Into The Jungle
Thank goodness for slow traffic in port au prince.
The hillside and the roadway collapsed behind us, but the car was untouched. The violent shaking lasted about 30 seconds. Having experienced a couple of earthquakes, I knew pretty much right away that we needed to get out of the car, into the open and certainly away from what remained of the retaining wall. The road was blocked in both directions, so Fanel and I decided to walk the last 200 yards to the hotel. Fanel didn’t speak English and I don’t speak French, but we managed to communicate with expressions and a few common words.
The Hotel Montana was touted as a four-star hotel near Petionville, a Port au Prince suburb. It was the premier place to stay and be seen in Haiti, a secure and stable refuge from the reality of the rest of the city. But when we got to the hotel site, it was no longer standing. All six stories had collapsed on top of one another like a stack of pancakes. Nearly 300 people died in the hotel’s rubble. If Fanel had gotten me to the hotel two minutes earlier, I would have been crushed under tons of concrete along with everyone else who was in the building. The survivors were shouting, crying and screaming, and the scene was chaos.
I tried to call my wife, but the cell service went down almost immediately and stayed offline for days. I recognized a bartender and a couple of waiters that I had befriended. They were a little bloodied, but said they were okay. The shopping area, restaurant, bar and parking garage had all collapsed. I heard shouts from under the debris in the parking garage and the hotel, but there was no way to get to the people underneath. It was the most horrible, helpless feeling I had ever experienced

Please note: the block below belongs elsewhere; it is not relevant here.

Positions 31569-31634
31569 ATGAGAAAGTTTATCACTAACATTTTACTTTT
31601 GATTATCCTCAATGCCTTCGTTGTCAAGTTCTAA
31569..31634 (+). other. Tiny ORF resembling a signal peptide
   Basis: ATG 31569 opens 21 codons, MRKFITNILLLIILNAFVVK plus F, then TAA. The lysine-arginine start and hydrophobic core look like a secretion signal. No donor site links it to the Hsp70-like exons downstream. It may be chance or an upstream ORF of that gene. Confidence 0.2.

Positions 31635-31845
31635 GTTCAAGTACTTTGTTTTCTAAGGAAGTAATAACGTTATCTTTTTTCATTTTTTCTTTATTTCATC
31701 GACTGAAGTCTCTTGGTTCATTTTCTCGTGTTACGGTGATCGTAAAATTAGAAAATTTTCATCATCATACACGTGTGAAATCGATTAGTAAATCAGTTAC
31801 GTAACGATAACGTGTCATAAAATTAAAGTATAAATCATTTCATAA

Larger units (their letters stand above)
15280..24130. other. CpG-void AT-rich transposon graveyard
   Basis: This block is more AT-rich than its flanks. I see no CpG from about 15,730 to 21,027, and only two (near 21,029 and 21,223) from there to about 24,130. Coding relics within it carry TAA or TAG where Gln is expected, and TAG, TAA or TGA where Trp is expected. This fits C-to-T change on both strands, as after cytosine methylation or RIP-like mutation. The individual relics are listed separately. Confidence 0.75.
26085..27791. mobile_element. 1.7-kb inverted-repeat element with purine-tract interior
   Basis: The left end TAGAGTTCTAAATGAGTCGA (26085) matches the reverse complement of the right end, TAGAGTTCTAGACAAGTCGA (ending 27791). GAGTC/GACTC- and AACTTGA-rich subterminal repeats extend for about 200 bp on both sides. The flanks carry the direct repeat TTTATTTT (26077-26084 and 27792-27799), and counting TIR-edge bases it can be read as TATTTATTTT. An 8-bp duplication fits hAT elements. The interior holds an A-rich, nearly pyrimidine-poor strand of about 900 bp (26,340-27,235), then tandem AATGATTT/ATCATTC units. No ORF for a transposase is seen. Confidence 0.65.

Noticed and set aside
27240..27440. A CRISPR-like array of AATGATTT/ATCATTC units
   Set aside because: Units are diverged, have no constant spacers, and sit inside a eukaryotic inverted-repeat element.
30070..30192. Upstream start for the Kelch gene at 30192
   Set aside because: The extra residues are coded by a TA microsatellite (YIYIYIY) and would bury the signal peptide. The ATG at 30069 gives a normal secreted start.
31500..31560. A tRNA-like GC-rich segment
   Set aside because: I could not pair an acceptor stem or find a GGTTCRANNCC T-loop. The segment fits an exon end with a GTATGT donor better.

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from Into The Jungle https://www.intothejungle.org/survival-wake-2010-haiti-earthquake-day-day-account/
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Write something about yourself. No need to be fancy, just an overview.
You can walk into the wilderness armed with a simple knife on your hip, a bota bag of water, and a map leading to elk migration trails hand drawn by an Inuit chieftain… or you can buy an app, carry 60 pounds of gear and conquer the woods like a Mongolian Kahn. The kind of survival you want to do depends on your situation and your personal set of skills. If you have a match, use it to start a fire. If you don’t have a match, do you know how to make a fire anyway?